Ever met a truly great persuader? The archetypical, “Could sell ice to Eskimos”.
You might think they’re great salespeople, but the irony is you can’t actually sell anything to anyone. People only buy because they’re convinced it’s in their own best interest to do so.
Given this, masterful persuaders help you answer four questions for yourself in this order.
Why should I listen to you at all? And why right now?
What information do I need to have satisfied to take the action you want me to?
How will following your recommendation work for me?
What possibilities will open up for me if I go down this route?
Now they could drily ask these questions, but that would only engage the logical brain. And we all know that we primarily buy on emotion and justify with logical arguments as to why we took the action we did.
Enter the realm of story.
A couple of weeks ago, we wrote about how leading charities used powerful, real life stories to emotionally engage with donors, so we pulled out our wallets and helped. You can read about it here.
But what if you’re selling a product like a GPS? It’s a commodity item, so what’s going to engage someone?
This is a true story – it happened quite a few years ago when GPS’s weren’t that common.
We were down on Kangaroo Island – south of Adelaide. If you’ve ever been there you’ll know that 99% of the roads are dirt, there are almost no street signs and everything is surrounded by bush. You come across two, three and even four road intersections with no street names and have absolutely no idea where you are and which direction to take.
The only map we had was a simple tourist guide with one of those stylised drawings with only the major roads named.
We’d taken a day trip from where we were staying (right at one end) to the other to see sea lions.
We’d spent longer than we thought out there and as we drove back to our B&B, it was getting dark. We’d agreed with our hosts to be back by 7:30pm for dinner so thought we’d take the “shortest” route as shown on the map.
If you’ve of my vintage and have ever played Adventure (a text based game where you explore a large complex of underground caverns), you’d be familiar with the computer spitting out, “You are in a maze of twisty little passages, all alike.” You’d keep trying to get out, but keep being told, “You are in a maze of twisty little passages, all alike” driving you to distraction.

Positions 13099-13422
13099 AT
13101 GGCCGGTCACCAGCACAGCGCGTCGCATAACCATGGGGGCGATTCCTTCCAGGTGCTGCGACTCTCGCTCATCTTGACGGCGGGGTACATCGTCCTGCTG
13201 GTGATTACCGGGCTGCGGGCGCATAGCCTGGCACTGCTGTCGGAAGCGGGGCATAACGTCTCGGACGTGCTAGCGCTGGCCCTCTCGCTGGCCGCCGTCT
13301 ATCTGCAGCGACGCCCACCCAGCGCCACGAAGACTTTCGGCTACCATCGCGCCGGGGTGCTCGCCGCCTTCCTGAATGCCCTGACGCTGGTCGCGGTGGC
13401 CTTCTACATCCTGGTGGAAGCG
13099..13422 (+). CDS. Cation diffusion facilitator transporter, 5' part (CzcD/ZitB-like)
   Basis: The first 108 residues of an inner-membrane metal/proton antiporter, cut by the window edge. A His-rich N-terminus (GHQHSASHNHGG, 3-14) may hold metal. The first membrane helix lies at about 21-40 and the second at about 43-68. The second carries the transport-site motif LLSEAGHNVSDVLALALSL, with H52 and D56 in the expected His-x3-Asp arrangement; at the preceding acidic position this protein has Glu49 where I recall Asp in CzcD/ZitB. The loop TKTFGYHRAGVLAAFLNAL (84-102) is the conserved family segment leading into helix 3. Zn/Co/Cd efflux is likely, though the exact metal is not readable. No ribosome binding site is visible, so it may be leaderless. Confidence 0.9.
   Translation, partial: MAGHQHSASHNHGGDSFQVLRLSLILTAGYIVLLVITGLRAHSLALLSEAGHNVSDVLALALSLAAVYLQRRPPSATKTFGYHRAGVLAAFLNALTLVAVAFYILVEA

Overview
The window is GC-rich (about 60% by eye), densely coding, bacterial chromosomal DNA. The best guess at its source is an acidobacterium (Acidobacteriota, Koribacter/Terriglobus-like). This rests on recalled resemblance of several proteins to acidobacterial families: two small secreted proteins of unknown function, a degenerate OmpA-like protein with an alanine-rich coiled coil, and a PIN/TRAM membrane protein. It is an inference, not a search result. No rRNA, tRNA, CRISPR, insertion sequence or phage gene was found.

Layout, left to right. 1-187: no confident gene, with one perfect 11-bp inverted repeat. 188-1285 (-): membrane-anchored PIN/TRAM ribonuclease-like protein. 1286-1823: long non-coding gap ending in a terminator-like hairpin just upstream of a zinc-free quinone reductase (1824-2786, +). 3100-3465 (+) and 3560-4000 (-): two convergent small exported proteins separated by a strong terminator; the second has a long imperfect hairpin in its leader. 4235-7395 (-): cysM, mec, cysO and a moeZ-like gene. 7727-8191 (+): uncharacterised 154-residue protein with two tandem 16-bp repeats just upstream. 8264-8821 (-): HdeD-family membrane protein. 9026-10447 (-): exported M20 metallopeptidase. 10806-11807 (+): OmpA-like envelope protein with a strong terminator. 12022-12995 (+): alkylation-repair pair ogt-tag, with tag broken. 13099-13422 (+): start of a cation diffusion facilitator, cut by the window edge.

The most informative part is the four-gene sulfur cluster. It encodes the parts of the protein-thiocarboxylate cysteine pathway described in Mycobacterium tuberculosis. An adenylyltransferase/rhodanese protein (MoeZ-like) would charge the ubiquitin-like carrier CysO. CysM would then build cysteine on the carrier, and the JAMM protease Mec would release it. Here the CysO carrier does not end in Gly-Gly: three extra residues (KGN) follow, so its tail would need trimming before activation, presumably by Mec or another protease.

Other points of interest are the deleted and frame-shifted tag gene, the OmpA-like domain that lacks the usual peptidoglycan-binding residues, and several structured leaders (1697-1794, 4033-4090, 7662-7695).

Along the way you’d find objects which you could pick up, but until you found the secret combination of “Drop wand; pick up cage; release bird” you were doomed to forever roam the passages.
Driving the dirt roads in pitch darkness was just like that.
Barbara’s Mother in the back was getting more and more worried. Barbara and I were holding back at snapping at each other and trying to act calm to not worry her further! Our phones didn’t work (thanks Vodafone) and there was no way to tell our hosts we were going to be late (and yes, they were worried).
Until we programmed the GPS. Imagine our collective relief when it picked up our location and unerringly guided us back to our B&B, late, but in one piece.
Without that GPS we might still be lost somewhere in that maze. There’s nothing quite like the stress of having a deadline, not being able to let people waiting and worrying that you’re okay and not knowing if you’ll get there this side of midnight!
The GPS not only got us back but saved a great deal of emotional upheaval. And while we’ve never been in another situation as bad as that, we know that the GPS will give us a get out of jail card should we find ourselves in a similar situation again.
<Aside> Years later I know better to blindly trust a GPS. You could end up in some very odd/dangerous places. But why spoil a good story J
And in case you’re wondering – that was the “What if”. How else could this solution benefit us?
I could have just said, “Using a GPS will give you directions from points A to B. You’ll not have to look at a map to figure out where you need to go.”
But let’s face it, that’s pretty dry. It doesn’t engage the emotions the way a story will. And when you read the story, you may well remember an instance where you’ve been in a similar situation. Maybe not as bad, but certainly where you’ve been lost, in a hurry to get somewhere, maybe with a young child crying in the back and you’d give anything to find a solution quickly.
In other words, you relate! And that’s one of the most important principles in marketing. Getting your audience to relate to you and to using your solution. Dry facts simply won’t cut it.
Does your marketing tell a story? Does your audience relate to you and how your solutions benefit them?
No? Engage us to create marketing and sales material for you which will not only present the facts, but emotionally draw in your prospects and generate more sales.
We can create written, audio and video material. We can structure sales presentations and train you in how to become better presenters so you get your message across and close more business.
Pick up the phone and talk to us. I guarantee you’ll get value. You have nothing to lose and everything to gain.